Browse the glossary by selecting a letter or by entering an arthritis-related term:
The loss of appetite, muscle mass and weight resulting from chronic disease. Cachexia is associated with rheumatoid arthritis and ankylosing spondylitis
A pain-blocking substance derived from cayenne pepper that is the active ingredient in some analgesic rubs.
Carpometacarpal (CMC) joint
Also called the basal joint, it is the joint where the thumb attaches to the wrist – the joint of the hand most commonly affected by arthritis.
Carpal tunnel syndrome
A condition in which the median nerve, located on the thumb side of the palm, becomes compressed in the space between the bones of the wrist through which the nerves and tendons run. It can cause tingling of the middle and index finger and weakness of the thumb.
A smooth, rubbery tissue that covers the ends of the bones at the joints, acting as a shock absorber and allowing the joint to move smoothly.
A chronic inflammatory disorder in which the body cannot effectively digest fats or wheat gluten. The condition, which results in a distended abdomen and loose, fatty stools, is associated with several autoimmune diseases. Symptoms can include diarrheah, excessive flatulence, abdominal pain and bloating, weight loss, anemia, osteoporosis, easy bruising, muscle weakness and numbness and tingling in the arms and legs.
Practice of healing based on the theory that illness stems from misalignment of the spinal cord. The treatments often involve spinal manipulation.
Part of a large protein molecule (a proteoglycan) that gives cartilage elasticity. Sold as a dietary supplement, chondroitin is extracted from animal cartilage such as cow tracheas or shark cartilage. It is widely promoted for relief from osteoarthritis pain and often used in conjunction with another supplement, glucosamine.
A threadlike structure found in the nuclei of all cells that transmits hereditary information when the cell divides. Chromosomes contain the genes, which are made up of deoxyribonucleic acid (DNA). Forty-six chromosomes normally exist in each human body cell, except for eggs or sperm, which contain 23.
An illness that lasts for a long time, often a lifetime, whereas an acute illness comes on suddenly and resolves in a short amount of time.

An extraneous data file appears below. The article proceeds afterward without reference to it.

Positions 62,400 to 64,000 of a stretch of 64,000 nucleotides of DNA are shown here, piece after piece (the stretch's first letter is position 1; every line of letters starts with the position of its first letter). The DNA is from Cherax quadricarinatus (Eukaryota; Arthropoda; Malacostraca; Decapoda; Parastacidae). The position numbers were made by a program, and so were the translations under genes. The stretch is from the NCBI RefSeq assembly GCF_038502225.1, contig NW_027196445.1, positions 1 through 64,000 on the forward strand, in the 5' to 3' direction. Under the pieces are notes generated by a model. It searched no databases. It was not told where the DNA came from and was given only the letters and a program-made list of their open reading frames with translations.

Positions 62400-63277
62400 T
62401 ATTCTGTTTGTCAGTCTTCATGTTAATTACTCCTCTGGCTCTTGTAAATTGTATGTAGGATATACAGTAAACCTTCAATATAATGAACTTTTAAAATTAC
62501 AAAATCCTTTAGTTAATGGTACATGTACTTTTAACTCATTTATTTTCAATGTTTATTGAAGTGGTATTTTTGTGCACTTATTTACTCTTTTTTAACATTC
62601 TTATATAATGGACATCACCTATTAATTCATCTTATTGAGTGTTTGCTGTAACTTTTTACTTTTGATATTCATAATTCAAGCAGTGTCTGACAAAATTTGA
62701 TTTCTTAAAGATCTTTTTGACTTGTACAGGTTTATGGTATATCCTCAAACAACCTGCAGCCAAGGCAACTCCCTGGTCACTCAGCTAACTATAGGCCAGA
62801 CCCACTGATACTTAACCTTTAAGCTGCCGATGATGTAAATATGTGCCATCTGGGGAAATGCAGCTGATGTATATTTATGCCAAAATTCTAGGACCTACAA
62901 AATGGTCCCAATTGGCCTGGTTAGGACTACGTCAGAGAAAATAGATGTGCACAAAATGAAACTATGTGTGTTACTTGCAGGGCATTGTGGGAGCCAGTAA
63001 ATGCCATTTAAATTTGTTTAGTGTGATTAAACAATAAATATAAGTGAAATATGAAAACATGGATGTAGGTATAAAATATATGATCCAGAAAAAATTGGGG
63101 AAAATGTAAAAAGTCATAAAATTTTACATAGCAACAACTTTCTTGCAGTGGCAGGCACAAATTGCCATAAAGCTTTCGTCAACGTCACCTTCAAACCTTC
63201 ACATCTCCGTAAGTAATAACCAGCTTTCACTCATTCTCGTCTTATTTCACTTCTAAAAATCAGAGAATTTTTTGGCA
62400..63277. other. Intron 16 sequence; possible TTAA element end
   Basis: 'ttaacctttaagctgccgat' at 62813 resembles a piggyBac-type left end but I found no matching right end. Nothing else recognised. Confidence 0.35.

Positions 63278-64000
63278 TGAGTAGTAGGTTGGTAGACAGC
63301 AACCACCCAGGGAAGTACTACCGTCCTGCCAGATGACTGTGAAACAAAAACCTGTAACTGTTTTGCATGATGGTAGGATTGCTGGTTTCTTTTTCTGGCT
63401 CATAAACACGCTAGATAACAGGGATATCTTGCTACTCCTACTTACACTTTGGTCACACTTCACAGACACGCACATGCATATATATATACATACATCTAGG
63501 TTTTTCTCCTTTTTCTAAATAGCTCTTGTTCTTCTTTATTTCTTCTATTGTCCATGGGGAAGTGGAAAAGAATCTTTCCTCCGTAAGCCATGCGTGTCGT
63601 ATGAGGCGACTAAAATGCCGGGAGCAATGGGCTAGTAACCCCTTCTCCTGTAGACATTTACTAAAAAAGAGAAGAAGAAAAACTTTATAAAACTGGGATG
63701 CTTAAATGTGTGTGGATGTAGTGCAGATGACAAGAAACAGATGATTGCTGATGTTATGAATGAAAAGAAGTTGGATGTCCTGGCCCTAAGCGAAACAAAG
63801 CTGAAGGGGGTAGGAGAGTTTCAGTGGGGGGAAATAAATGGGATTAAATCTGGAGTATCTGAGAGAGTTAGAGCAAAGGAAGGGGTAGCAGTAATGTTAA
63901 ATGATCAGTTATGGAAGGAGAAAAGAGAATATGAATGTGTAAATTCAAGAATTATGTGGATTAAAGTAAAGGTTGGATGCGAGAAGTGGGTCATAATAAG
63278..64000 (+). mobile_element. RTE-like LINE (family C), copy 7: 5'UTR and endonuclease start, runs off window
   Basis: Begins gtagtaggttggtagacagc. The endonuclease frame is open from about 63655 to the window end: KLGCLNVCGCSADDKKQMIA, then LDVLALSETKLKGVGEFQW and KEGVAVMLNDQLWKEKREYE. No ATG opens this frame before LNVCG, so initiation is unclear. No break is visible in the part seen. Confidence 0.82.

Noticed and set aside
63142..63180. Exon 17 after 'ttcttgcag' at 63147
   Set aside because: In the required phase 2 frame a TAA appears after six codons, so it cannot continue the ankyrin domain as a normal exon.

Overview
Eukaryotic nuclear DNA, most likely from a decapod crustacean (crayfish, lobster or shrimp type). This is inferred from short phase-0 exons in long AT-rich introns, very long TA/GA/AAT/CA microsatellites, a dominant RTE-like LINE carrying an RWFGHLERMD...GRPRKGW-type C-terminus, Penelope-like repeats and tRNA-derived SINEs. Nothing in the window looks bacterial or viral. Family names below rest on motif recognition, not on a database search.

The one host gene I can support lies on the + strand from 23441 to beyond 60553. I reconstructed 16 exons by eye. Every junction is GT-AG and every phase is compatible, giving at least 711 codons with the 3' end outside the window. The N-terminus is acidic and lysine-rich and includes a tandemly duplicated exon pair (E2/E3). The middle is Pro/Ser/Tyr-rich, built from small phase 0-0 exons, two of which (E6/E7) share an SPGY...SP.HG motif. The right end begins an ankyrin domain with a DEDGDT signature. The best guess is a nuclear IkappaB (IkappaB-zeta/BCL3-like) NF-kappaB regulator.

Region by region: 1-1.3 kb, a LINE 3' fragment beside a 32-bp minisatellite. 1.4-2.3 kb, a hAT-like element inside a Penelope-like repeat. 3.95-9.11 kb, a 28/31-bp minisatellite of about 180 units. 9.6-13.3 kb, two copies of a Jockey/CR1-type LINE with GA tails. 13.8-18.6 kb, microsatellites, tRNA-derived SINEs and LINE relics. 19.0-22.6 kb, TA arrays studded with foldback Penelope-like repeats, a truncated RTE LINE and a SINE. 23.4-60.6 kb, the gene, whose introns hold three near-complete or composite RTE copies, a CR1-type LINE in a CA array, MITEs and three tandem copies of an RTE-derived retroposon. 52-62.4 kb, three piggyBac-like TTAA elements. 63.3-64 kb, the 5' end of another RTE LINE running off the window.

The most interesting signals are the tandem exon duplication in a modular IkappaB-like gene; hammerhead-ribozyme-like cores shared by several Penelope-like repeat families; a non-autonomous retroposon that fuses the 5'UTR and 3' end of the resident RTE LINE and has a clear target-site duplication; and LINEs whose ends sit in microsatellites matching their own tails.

Chemicals in the body that aid immunity. When antibodies combine with invading agents, the complement system is activated to help . Complement levels are often low in people with lupus, for example.
A large protein that is the primary component of cartilage, tendons, skin and other connective tissues
Computed tomography (CT) scans
An imaging technique that provides the doctor with a three-dimensional picture of the bone. It also shows “slices” of the bone, making the picture much clearer than X-rays or bone scans.
Connective tissue disease
Any of a group of diseases characterized by degeneration of collagen – a key component of connective tissue, such as skin, muscles, tendons and ligaments. Connective tissue diseases include scleroderma, lupus, polymyositis and dermatomyositis.
A group of hormones, including cortisol, which are produced by the adrenal glands. Some regulate the body’s fluid balance; others influence the body use of fat and sugar (glucose). Corticosteroids can be synthetically produced and have powerful anti-inflammatory effects. They are not the same as the dangerous performance-enhancing drugs that athletes use to promote strength and endurance.
A type of nonsteroidal anti-inflammatory drug (NSAID) designed to be safer for the stomach than other NSAIDs. COX-2 inhibitors work by inhibiting hormonelike substances in the body that cause pain and inflammation without interfering with similar substances that protect the stomach lining. Celecoxib (Celebrex) is the only COX-2 inhibitor currently available. Two others, rofecoxib (Vioxx) and valdecoxib (Bextra), were withdrawn from the market when it was discovered they increased risks from heart disease.